In a unanimous vote, the U.S. Supreme Court ruled that black firefighters did not wait too long in suing the city of Chicago before filing a discrimination lawsuit, overturning a lower court’s decision.
The case surrounding a 1995 firefighter’s entrance exam, which drew 26,000 applicants, according to the Chicago Tribune. The city decided only to consider those with a score of 89 or above, excluding a high percentage of minority candidates.
In 2005, a federal judge in favor of the black firefighters, but the decision was reversed on appeal on the grounds that the firefighters had waited too long to file the lawsuit.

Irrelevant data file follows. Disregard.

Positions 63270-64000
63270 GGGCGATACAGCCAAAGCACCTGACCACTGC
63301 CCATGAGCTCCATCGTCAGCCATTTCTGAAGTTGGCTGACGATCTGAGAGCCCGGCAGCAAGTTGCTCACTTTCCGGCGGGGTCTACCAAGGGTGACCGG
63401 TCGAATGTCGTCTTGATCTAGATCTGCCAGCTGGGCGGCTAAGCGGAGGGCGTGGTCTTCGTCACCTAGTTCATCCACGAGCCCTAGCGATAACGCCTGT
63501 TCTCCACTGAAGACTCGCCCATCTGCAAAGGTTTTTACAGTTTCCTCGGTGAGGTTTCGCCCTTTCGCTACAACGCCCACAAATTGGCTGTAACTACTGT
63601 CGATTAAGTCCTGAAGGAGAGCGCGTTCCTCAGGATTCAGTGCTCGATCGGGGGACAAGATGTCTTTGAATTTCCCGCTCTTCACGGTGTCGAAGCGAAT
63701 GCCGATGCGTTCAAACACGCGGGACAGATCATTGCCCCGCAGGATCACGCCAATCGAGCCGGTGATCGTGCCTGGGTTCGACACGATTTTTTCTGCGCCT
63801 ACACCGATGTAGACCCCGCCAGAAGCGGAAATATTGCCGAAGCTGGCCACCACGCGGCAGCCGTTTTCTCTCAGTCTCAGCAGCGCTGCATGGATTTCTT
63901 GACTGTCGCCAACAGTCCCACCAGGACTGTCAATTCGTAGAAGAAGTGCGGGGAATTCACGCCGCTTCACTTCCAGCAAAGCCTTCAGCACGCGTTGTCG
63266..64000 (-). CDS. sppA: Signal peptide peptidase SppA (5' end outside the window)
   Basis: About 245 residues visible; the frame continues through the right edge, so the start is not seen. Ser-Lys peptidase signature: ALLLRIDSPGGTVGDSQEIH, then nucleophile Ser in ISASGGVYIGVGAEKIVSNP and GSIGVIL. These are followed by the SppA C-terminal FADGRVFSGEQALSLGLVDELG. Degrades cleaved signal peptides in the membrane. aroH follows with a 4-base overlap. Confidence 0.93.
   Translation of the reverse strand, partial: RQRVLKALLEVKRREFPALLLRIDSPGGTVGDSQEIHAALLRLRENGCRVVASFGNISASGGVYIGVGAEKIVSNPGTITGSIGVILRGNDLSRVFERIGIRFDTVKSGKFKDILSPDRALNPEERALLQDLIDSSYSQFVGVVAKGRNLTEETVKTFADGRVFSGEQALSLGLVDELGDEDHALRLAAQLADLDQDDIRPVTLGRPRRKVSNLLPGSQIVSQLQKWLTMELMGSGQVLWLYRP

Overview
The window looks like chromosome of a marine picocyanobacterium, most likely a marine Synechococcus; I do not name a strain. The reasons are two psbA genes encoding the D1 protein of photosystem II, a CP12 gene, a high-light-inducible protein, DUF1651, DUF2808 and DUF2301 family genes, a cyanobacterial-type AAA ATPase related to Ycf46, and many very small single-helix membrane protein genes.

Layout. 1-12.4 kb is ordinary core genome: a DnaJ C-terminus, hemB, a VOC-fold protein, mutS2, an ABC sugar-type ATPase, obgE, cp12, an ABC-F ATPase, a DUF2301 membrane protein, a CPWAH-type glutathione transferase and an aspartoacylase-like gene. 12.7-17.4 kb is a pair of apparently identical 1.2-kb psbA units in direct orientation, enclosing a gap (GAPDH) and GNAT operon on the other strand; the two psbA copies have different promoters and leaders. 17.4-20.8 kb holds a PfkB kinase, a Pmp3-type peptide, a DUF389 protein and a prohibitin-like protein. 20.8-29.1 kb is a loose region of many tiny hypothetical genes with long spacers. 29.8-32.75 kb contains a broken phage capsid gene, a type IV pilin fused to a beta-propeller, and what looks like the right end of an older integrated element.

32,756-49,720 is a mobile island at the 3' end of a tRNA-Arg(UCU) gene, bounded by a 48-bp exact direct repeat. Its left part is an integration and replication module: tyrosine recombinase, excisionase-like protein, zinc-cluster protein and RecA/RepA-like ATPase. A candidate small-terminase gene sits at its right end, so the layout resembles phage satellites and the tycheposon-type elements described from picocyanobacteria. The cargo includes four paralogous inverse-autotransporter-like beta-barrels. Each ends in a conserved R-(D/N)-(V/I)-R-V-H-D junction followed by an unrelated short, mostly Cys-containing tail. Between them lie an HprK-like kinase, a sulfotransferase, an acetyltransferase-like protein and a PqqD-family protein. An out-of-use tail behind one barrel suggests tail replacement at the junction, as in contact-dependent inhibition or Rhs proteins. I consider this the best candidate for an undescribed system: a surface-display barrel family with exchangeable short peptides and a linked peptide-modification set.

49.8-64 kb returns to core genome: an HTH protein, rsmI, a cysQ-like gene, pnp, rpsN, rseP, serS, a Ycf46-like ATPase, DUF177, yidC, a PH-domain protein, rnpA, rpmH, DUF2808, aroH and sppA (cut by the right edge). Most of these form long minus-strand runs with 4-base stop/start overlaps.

But the Supreme Court’s 9-0 ruling notes that a “new act of discrimination occurred every time the scores were used to hire firefighters between May 1996 and October 1991,” the Chicago Sun-Times reported.
The decision reportedly opens the door to the city being required to hire approximately 120 bypassed candidates and award $45 million in damages to 6,000 others.
“We had already won before and the city turned around and appealed,” said Annette Nance-Holt, past president of the African-American Firefighters and Paramedics League of Chicago. “We finally got a favorable ruling that’ll make the city do this. It’s a victory for the community. This is a diverse city, and we need diversity in the Fire Department.”